As a result of numerous users reporting that their HVR-1800 didn’t work in analog mode, I finally got some time tonight to dig into the situation.
If you don’t care about the details, the short answer is I’m working on it and be patient. If you want to get some insight into the gory debugging process, keep reading…
Over the next few blog posts, I’ll be walking through the typical debugging process. I don’t actually know what the actual problem(s) are at this point, so this is a chance for those of you at home to play along. Here’s what we do know:
Users have reported a variety of different problems with the HVR-1800 board. Some of these problems appear to have been present since the original cx23885 driver was written; others appear to be a recent regression as a result of work done to add support for the HVR-1850. We’ll be breaking down the individual problems, understanding which problems are inter-related, and get into some of the details regarding the differences between the 1800 and 1850.
We’ve got reports of problems with raw video, different problems when using the onboard MPEG2 encoder, and yet more problems related to audio. Some of the problems always occur regardless of the input chosen, and others only occur when using the onboard analog tuner. In other words: a target rich environment.
As a start, I bootstrapped the latest kernel, and reproduced some different scenarios using the basic tools (i.e. v4l2-ctl, v4l2-dbg, cat, etc). While some of the original reports were from MythTV users, it’s useful to eliminate Myth from the equation if possible. This makes testing considerable simpler and reduces the amount of time wondering if it’s a MythTV bug. While there have been cases where problems *only* manifested themselves with MythTV, in this case the bugs seem readily reproducible even without it.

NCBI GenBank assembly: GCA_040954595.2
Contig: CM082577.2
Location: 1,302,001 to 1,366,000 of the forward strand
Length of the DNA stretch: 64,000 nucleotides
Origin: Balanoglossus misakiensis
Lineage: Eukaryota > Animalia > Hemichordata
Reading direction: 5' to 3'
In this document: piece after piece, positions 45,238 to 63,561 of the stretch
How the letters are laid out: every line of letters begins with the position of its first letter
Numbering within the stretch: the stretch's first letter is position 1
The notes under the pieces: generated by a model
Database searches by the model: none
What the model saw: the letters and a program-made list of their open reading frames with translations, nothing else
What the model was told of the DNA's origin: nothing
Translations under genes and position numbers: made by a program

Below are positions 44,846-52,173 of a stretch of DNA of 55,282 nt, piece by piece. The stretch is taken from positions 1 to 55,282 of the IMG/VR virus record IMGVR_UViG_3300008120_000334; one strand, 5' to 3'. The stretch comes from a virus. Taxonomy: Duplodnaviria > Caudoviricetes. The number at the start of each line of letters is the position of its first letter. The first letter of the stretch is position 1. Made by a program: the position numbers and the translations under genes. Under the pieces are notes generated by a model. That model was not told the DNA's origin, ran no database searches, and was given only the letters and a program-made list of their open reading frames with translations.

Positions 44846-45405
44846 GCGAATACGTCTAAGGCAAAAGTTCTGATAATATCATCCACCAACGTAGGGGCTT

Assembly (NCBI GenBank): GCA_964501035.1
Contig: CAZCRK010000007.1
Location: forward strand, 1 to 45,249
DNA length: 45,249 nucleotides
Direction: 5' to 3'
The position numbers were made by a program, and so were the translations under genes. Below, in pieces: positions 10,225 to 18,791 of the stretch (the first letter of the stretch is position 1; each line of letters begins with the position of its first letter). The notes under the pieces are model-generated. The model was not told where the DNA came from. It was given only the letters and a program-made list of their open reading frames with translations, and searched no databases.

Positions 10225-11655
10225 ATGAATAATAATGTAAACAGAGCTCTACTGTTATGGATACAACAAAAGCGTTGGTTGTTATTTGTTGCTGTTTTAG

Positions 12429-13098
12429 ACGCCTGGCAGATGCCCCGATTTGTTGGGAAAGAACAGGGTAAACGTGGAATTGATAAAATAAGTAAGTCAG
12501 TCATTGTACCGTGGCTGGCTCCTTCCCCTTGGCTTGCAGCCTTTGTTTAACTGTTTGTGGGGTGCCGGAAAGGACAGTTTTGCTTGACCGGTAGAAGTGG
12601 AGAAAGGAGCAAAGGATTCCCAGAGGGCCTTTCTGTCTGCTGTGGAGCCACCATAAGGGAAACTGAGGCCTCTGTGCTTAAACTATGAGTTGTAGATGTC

And in the interest of full disclosure: I’ve been known to cheat at games like this. While I’ll be both showing and using the tools/techniques which are typical to debug this sort of problem, I’ve got an intimate understanding of the hardware design as well as access to the datasheets for the various chips under NDA. Nonetheless, while I may take a shortcut here and there and peek at the datasheet at times since I don’t have a month to figure this out, the underlying debugging methodology is still sound (it just takes longer).
It’s probably also worth recognizing user “tekdoc”, who actually did some git bisects and observed some suspicious behavior by applying/reverting certain patches. He’s definitely done a good bit of legwork which will serve as a good starting point in nailing down these issues.
At this point, I’ve got a machine with a 1800 board in it, built the current 3.4.0-rc7 tree, reproduced a couple of the steps provided by Britney Fransen (a very help user), and poked around at the registers a bit. In the next blog post, we’ll quantify the actual problems so they can be broken down and analyzed individually.
Anyway, this should be fun. 🙂